How It Works: The Large Hadron Collider
To chaotically combine particles, you need a lot of space ... and a lot of power
Inside The Large Hadron Collider
The world’s most powerful particle accelerator, the Large Hadron Collider (LHC), famously upended physics with the discovery of the long-sought Higgs boson in 2012. But it was only operating at half power. Since then, the LHC has undergone a massive upgrade, and this spring, it will ramp back up for a second run at near full strength. For the next three years, more than 12,000 scientists will use the LHC to explore the deepest and weirdest questions in particle physics. What they will find–new particles, forces, or even dimensions–is anyone’s guess.
How It Works
1. Acceleration: The collider occupies a nearly 17-mile circular tunnel. Two proton beams travel around the ring in opposite directions, racing through tubes kept at an ultrahigh vacuum and guided by superconducting magnets chilled to a temperature colder than that of outer space. Moving at near light speed, the protons make 11,245 circuits per second.
2. Collision: The beams cross in four main detectors, where particles collide 800 million times per second. During the upcoming run, those collisions will produce an unprecedented 13 tera electron volts. That’s 13 times the energy of a mosquito in motion, but squeezed into a space a trillion times smaller—a density similar to moments after the big bang.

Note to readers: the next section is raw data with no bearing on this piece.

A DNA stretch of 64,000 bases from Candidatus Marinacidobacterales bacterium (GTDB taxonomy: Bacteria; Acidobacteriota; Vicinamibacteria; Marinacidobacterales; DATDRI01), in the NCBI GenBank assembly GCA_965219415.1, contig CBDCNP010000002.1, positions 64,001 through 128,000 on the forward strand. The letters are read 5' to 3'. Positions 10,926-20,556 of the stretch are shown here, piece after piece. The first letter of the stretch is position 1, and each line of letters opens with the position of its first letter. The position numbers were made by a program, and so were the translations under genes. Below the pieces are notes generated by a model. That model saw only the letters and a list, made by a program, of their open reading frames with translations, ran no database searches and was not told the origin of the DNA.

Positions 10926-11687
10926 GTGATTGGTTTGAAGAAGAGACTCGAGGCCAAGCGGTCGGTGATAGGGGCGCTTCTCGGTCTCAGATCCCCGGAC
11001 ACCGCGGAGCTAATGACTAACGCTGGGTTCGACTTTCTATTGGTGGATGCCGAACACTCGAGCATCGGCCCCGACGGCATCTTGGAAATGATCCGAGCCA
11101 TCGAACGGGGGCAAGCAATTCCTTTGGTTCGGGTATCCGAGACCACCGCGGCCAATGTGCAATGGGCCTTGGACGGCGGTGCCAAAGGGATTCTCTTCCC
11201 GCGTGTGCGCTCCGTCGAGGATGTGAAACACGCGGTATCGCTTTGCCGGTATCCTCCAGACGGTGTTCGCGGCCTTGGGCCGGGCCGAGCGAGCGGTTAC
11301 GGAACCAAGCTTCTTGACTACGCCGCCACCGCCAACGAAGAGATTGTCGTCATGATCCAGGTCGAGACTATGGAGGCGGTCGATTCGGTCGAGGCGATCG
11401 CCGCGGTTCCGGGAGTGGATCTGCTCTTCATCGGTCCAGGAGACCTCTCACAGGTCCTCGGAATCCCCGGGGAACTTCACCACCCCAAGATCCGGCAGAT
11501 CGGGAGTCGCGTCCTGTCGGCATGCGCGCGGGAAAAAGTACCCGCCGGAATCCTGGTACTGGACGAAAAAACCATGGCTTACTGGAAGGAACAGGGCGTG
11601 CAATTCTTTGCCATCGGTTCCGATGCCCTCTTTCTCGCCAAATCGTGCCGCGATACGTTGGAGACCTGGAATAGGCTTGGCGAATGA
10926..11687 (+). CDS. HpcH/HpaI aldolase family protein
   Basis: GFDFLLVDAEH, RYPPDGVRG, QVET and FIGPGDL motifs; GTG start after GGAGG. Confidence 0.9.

3. Creation: As Einstein theorized in E=mc2, energy can be converted into mass (and vice versa). And so the energy of two protons colliding can combine and convert into massive new particles, including a top quark—the heaviest subatomic particle ever observed. Because they’re unstable, these particles quickly decay into a number of new ones.
4. Detection: As these secondary particles fly away from the collision point, the detectors measure their properties—including positions in space, energy, momentum, mass, and charge. Physicists use this information to deduce the identity of the particles created at the moment of collision and scour the data for anomalies that may indicate something entirely new.
At 28,750 cubic meters, ATLAS is the largest-volume particle detector ever constructed, and it was designed to do the widest range of experiments. When particles collide, four components record the result: the inner detector measures momentum; calorimeters measure energy; the muon spectrometer tracks muons (a collision byproduct); and the magnet system bends charged particles. Because the data rate is equivalent to 50 billion simultaneous phone calls, it also has systems to decide which data should be recorded or ignored.
This article was originally published in the April 2015 issue of Popular Science, as part of our annual How It Works package.